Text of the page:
וגם הערב רב עלה אתם - And the eirev rav also went up with them...(שמות יב:לח)- A person who wants to bring the wicked or Jews who are far away from serving Hashem closer to Him, for such a person there are great and limitless dangers. And he must employ a limitless number of ruses (for the kiruv) until he accomplishes his work completely. And therefore, Moshe Rabbeinu, peace be upon him, the master of all prophets where there will never be one like him again, didn't succeed in uplifting the eirev rav through his own efforts (with his hands). It was the eirev rav that caused all the tragedies: the sin of the golden calf, the breaking of the tablets, etc. And, the rectification for such things is via original Torah thoughts that are geared specifically to draw in those who are far [from HASHEM]...And he will stand before Hashem as a pauper and indignant, and he will beg of His mercy and compassion. If Hashem yisborach will give then he will give. if not, then he won't. And, he should not push Hashem and should not excessively ask anything of Him, intentionally or by accident, until through His mercy and compassion He allows you to succeed in bringing in those who are far, those who are an aspect of the eirev rav.
It's quite interesting that Reb Nosson advises one who seeks to be mekarev other Jews to use trickery and ruse. This advice probably reflects incidents that Reb Nosson saw first hand. It's well known that Rabbeinu interacted with some of the top maskilim of his day. When Rabbeinu was moving to Breslov he passed through Uman and met Chaikel Hurwitz and his sons-in-law, Hirsch Ber Hurwitz and Moshe Laundau, who were known throughout Russia to be very learned and respected doctors. Even the Russian Czar gave them golden swords as marks of honor.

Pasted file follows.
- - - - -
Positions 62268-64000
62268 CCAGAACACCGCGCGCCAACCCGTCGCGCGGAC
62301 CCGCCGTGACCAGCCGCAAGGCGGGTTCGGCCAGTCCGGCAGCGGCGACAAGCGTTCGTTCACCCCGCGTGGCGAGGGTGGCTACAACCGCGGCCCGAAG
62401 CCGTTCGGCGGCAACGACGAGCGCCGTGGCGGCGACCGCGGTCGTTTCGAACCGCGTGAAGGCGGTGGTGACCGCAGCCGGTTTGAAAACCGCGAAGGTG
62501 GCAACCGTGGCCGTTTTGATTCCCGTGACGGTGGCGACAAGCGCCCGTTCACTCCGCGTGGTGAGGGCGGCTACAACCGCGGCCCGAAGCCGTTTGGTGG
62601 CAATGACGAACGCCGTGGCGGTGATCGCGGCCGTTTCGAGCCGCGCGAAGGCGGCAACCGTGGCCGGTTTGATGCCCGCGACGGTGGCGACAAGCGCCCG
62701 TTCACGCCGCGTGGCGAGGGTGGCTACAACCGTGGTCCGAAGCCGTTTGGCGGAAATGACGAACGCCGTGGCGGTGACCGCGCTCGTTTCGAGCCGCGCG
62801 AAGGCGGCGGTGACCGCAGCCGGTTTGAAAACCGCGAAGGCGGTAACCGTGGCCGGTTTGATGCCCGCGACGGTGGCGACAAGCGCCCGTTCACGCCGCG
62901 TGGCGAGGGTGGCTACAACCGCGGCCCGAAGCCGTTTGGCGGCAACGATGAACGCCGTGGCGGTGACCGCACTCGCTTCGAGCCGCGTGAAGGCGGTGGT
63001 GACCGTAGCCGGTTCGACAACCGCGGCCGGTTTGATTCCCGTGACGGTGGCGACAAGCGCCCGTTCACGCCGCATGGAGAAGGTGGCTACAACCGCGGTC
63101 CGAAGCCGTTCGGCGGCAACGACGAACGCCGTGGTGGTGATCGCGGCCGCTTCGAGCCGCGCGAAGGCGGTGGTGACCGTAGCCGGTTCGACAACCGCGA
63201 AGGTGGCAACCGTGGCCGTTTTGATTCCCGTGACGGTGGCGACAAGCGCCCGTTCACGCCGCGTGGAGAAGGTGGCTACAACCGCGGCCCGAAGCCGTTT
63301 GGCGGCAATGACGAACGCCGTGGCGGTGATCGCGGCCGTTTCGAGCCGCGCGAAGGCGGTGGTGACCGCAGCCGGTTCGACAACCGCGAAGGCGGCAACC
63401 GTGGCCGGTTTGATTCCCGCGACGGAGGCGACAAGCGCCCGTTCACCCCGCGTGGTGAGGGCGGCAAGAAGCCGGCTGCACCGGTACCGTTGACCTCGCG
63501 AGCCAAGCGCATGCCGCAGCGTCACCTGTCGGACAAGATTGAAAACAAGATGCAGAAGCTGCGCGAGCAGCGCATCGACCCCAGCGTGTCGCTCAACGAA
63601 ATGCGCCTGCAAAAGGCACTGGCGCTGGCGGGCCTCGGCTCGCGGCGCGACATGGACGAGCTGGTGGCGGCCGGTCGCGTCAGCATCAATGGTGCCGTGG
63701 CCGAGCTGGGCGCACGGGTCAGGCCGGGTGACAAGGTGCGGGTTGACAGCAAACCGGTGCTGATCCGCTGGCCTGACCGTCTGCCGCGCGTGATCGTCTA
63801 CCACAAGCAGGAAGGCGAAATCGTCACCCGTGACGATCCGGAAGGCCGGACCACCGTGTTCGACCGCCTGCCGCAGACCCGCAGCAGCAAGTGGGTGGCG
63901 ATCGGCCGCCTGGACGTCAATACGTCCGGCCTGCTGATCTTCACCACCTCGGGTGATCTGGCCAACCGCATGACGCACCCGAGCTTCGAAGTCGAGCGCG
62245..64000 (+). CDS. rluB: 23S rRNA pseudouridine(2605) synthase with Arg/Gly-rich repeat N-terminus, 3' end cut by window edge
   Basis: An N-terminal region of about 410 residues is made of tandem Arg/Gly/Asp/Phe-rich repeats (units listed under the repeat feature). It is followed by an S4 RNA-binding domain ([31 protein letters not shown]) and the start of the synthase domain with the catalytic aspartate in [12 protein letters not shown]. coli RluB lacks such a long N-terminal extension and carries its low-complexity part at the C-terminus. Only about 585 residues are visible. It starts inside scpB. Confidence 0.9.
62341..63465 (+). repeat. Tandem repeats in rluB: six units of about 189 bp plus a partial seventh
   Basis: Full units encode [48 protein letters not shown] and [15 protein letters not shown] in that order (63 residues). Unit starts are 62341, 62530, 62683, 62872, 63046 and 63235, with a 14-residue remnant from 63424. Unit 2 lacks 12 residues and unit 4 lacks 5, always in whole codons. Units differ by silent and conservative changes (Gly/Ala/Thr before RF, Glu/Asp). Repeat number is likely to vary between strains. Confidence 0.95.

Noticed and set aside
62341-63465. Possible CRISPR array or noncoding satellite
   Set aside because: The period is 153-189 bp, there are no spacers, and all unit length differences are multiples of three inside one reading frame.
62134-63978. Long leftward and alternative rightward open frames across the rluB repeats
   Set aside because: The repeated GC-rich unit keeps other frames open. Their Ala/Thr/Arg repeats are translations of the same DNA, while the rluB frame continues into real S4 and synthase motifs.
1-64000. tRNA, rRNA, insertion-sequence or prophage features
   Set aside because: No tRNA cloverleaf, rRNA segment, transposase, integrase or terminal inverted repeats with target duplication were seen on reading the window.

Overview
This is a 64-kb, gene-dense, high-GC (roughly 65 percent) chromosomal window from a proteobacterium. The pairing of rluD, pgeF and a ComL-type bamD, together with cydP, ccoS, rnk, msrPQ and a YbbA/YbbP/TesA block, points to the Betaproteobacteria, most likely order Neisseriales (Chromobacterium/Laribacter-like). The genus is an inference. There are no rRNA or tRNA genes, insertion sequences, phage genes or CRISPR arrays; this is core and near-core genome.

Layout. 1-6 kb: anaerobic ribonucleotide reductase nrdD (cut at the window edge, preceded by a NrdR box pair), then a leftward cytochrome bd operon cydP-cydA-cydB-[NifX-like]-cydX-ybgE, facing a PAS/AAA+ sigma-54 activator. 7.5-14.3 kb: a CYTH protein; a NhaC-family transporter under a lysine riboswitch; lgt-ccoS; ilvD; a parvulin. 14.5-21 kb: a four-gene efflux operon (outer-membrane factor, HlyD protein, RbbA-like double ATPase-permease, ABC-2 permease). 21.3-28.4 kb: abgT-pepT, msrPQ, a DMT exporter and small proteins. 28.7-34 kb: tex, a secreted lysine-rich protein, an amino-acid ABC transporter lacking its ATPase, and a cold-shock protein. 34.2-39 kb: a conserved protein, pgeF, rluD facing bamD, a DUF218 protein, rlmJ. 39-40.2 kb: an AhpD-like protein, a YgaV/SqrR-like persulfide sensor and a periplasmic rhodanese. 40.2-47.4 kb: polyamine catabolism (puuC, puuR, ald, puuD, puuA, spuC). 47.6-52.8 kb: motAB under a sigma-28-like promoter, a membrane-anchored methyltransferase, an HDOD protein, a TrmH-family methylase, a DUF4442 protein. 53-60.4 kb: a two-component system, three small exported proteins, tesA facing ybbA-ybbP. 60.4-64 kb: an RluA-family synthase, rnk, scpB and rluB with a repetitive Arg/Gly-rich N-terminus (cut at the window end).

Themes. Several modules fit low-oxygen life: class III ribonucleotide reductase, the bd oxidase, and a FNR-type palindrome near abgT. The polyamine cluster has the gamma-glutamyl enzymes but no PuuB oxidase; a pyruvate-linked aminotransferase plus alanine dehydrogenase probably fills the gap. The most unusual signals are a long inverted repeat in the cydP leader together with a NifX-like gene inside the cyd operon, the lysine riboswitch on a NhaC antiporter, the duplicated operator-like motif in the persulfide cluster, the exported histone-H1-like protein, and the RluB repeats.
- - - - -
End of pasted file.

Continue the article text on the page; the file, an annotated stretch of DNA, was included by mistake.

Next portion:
Chaikel Hurwitz heard that Rabbeinu was spending Shabbos in Uman, so he wanted to pay him a visit. Upon seeing Rabbeinu he said, "I heard that a great person had come to visit the town, and I wanted to pay my respects." "Then why don't you go see the important Russian general who's staying across the street?" taunted Rabbeinu, "He's more your kind of person." Chaikel was intrigued and came back later with his sons. Once they all arrived Rabbeinu was in the middle of saying Torah where he was analyzing a complex geometrical problem from Sukkah 8a. The three of them were quite impressed with Rabbeinu's knowledge of mathematics.
Another incident involved these same maskilim. They came to Rabbeinu to ask him a question that their mentor could not answer. Rabbeinu answered their question leaving them in a state of awe. He saw that one of them was holding a book in Greek. He then proceeded to ask what it was, but every time they would respond, "Oh, this book isn't for you." Eventually he grabbed the book and quickly read a few pages. Once he returned it he immediately recited what he had read in Greek by heart leaving them astonished.
What's remarkable about Rabbeinu's accounts with the maskilim is that his whole mission with them was to implant faith and Torah. But, he understood their outlook and attitudes, and used a very different approach with them. While warning his followers to stay clear away from them, he himself would speak with them for hours and totally avoid discussing even a word of Torah.
It's interesting that after Rabbeinu passed away, Reb Nosson records that Hirsch Ber Hurwitz began to cry and said to Reb Nosson, "You miss the Rebbe? I miss the Rebbe! If the Rebbe had lived longer, I would have repented and become a truly God-fearing Jew!"
It should be Hashem's will that the true Tzaddik will continue to bring those who are distant closer to Hashem and to His holy Torah.